Women’s hair loss is a complex condition with numerous causes. The intricate nature of women’s hair loss further emphasizes the need for a hair loss specialist with specialized knowledge. Dr. Edmond Griffin can help you determine what type of hair loss you are experiencing and suggest a proper treatment plan based on your symptoms. In previous blog posts, we’ve explained who to turn to when hair begins to thin and tests that determine your hair loss cause. There may be a combination of variables contributing to your specific hair loss condition; therefore, it may be helpful to have a basic understanding of most common types/causes of hair loss:
• Androgenetic Alopecia: Androgenetic alopecia, also called female patterned baldness, is by far the most common cause of hair loss seen at the Griffin Center. This hereditary alopecia is caused by a predisposition to the effects of dihydrotestosterone (DHT) on the hair follicles due to an inherited gene. A positive family history of baldness in either males or females is common. Occurring over a period of several years, this type of hair loss is gradual.
• Telogen Effluvium: In this condition, an increased number of hairs enter the resting phase (telogen phase) of the hair growth cycle so that hair does not grow at a normal rate. This hair loss is most apparent as hair just falls out by the roots in handfuls. Dieting, severe infection, high fever, surgery, stress, and especially childbirth shifts the growing hair into a resting phase resulting in sudden onset of hair loss.
• Anagen Effluvium: This hair loss condition is most commonly associated with cancer patients receiving chemotherapy or radiation, and causes hair to fall out during the anagen, or growing, phase of the hair growth cycle. While most patients re-grow their hair after chemo and radiation are completed, some patients do not completely re-grow due to certain cancer chemo agents.
• Traction Alopecia: Traction alopecia, most often seen in black patients, is caused by excessive, ongoing tension placed on the scalp. Tight hairstyles such as braids, weaves, and ponytails can eventually pull hair out and permanently scar the scalp. Some patients have sensitive follicles that are easily traumatized, resulting in this loss of hair.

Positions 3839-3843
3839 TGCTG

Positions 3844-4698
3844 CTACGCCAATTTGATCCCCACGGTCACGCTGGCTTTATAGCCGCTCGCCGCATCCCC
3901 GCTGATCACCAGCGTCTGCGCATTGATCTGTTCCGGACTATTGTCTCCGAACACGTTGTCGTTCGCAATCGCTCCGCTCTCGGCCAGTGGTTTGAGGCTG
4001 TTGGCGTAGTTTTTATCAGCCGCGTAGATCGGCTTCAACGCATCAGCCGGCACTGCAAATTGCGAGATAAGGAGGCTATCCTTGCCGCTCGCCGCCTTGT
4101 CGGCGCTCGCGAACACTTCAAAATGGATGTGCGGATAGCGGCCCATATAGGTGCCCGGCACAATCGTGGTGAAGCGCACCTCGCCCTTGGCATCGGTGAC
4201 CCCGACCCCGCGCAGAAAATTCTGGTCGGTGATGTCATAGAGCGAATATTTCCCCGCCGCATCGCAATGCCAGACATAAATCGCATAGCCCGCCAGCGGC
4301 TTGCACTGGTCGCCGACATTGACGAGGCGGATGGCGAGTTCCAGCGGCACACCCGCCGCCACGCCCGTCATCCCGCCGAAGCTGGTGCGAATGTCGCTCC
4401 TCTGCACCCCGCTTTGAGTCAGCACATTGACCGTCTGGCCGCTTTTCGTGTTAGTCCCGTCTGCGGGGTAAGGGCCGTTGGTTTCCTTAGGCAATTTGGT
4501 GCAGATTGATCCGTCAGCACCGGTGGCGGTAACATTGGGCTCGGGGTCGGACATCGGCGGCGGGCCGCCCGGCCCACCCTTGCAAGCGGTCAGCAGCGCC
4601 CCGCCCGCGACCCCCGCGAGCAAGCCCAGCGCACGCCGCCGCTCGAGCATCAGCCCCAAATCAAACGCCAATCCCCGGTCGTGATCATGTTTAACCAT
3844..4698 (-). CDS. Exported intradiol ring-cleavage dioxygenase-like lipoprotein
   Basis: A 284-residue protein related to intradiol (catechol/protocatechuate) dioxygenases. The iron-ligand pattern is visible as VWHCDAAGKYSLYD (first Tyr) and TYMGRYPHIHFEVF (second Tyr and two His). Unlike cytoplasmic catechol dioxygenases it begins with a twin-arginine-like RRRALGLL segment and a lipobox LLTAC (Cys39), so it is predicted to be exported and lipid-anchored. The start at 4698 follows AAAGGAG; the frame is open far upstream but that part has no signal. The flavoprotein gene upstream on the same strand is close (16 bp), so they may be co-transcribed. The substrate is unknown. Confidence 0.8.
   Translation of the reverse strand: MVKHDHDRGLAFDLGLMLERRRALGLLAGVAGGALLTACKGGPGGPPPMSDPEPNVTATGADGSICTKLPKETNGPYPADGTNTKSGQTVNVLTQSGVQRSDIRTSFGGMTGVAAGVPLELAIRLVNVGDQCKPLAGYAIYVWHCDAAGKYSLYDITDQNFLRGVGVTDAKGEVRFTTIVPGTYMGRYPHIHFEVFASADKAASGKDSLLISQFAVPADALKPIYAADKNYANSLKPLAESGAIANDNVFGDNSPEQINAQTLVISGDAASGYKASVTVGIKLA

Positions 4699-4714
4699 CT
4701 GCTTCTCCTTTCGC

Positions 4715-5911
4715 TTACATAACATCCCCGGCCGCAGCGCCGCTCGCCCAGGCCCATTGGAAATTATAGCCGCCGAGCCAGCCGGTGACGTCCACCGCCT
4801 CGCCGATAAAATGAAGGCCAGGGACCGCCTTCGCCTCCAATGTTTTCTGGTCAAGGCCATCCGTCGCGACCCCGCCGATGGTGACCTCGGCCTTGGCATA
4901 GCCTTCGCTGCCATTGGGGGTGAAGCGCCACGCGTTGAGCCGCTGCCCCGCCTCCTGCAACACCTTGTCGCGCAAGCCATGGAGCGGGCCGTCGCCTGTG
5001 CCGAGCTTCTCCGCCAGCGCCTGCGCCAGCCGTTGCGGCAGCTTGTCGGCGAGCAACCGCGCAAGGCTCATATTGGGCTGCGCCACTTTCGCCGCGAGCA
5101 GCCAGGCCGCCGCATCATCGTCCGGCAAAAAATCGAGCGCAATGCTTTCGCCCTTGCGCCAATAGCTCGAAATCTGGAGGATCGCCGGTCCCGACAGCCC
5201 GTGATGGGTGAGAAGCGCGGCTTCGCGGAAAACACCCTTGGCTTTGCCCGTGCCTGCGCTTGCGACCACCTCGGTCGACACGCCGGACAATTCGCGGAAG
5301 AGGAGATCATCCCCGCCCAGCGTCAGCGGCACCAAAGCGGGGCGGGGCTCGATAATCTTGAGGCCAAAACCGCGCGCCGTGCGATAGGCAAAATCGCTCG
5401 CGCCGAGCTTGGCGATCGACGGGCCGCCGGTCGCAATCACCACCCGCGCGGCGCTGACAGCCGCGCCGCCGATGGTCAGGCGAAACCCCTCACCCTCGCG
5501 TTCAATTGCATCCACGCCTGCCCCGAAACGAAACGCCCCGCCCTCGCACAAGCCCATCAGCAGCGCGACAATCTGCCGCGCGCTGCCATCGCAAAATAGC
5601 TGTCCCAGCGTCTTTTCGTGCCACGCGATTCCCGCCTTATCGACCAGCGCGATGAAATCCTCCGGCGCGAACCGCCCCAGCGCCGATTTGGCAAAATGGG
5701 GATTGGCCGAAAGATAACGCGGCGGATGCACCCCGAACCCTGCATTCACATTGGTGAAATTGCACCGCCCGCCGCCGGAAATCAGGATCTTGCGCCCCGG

• Alopecia Areata: This hair loss condition, most common in children and young adults, is a disease in which the body forms antibodies against its own hair follicles due to stress, genetics, or immunity. Often developed suddenly, alopecia areata results in smooth, circular patches on the scalp, eyebrows, or beard. Aggressive treatment with injections and topical medications frequently results in the hair returning within a short time. A positive family history of this condition is common.
• Scarring Alopecia: This condition is a chronic inflammation of the scalp which gradually damages the hair follicles. This permanent condition may appear as localized or wide-spread patchy hair loss, and should be treated as soon as possible to prevent widespread baldness.
• Lichen Planopilaris (LPP): Scarring hair loss condition in which follicle inflammation causes gradual permanent alopecia.
• Tinea Capitis: Tinea capitis is a fungal infection that causes patchiness and breakage due to inflammation, usually seen in young children. If treated early, the hair re-grows but can result in permanent loss if the inflammation is long lasting or severe enough.
Listed above are some of the more common hair loss conditions. It’s important to understand that each hair loss case is specific to each man, woman, or child it affects. Dr. Griffin and his team of trained hair restoration technicians are more than happy to help you find a customized solution for hair loss. For more information on The Griffin Center of Hair Restoration and Research visit our website, and continue to read the blog for more news on hair loss conditions and prevention.